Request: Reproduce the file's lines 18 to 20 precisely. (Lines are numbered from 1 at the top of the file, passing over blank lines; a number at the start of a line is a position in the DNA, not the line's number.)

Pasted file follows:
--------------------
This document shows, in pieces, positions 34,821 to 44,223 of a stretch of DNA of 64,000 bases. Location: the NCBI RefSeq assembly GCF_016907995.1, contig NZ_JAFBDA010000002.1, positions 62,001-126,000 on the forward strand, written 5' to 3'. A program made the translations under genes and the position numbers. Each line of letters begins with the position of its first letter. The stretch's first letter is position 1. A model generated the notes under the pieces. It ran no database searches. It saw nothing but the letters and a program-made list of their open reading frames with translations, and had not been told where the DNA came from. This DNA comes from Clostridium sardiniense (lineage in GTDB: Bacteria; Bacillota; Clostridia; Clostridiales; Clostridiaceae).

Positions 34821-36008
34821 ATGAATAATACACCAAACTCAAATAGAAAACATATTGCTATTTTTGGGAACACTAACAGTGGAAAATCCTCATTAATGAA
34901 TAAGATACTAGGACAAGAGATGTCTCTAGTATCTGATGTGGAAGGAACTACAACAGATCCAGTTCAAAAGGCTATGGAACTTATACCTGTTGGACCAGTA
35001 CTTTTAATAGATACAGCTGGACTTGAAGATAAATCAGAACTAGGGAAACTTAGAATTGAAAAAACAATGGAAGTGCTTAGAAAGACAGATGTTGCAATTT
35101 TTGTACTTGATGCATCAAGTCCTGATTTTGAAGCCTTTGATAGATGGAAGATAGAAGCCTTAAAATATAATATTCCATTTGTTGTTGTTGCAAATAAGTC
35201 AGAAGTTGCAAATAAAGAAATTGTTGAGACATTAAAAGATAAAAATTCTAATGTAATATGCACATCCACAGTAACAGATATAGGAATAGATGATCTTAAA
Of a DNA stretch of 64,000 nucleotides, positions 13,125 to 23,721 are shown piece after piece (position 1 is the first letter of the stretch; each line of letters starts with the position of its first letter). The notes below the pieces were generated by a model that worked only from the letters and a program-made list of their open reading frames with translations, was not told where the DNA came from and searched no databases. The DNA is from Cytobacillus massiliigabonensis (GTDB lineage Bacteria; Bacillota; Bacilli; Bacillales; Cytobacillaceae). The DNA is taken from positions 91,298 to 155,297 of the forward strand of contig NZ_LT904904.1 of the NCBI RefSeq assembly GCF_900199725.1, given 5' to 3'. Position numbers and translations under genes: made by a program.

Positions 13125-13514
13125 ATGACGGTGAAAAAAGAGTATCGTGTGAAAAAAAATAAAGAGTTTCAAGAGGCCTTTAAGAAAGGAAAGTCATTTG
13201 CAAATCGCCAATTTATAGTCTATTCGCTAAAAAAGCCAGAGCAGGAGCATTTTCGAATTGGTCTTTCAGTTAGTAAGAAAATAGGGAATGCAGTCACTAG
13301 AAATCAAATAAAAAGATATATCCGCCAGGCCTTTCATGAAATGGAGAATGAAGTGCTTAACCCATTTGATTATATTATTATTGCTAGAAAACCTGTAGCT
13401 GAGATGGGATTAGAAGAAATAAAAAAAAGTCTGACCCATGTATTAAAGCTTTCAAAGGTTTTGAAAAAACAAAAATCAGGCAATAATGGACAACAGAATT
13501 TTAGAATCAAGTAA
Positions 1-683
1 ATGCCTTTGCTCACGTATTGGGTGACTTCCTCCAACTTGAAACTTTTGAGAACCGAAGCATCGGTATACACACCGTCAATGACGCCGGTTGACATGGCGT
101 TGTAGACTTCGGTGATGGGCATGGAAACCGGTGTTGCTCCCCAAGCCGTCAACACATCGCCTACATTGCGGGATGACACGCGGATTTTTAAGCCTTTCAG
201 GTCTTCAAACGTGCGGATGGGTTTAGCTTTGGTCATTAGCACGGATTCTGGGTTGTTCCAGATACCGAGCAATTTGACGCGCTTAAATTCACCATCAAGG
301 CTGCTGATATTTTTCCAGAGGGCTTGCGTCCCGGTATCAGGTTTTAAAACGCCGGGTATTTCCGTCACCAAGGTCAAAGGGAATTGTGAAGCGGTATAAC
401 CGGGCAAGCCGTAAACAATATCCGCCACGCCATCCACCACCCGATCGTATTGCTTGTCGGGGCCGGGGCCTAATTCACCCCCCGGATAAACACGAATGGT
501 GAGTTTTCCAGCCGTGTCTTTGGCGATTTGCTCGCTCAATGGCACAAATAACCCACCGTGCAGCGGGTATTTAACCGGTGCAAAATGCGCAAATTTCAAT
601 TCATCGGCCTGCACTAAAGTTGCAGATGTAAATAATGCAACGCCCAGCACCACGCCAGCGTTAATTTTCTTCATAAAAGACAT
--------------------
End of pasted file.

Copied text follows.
201 GTCTTCAAACGTGCGGATGGGTTTAGCTTTGGTCATTAGCACGGATTCTGGGTTGTTCCAGATACCGAGCAATTTGACGCGCTTAAATTCACCATCAAGG
301 CTGCTGATATTTTTCCAGAGGGCTTGCGTCCCGGTATCAGGTTTTAAAACGCCGGGTATTTCCGTCACCAAGGTCAAAGGGAATTGTGAAGCGGTATAAC
401 CGGGCAAGCCGTAAACAATATCCGCCACGCCATCCACCACCCGATCGTATTGCTTGTCGGGGCCGGGGCCTAATTCACCCCCCGGATAAACACGAATGGT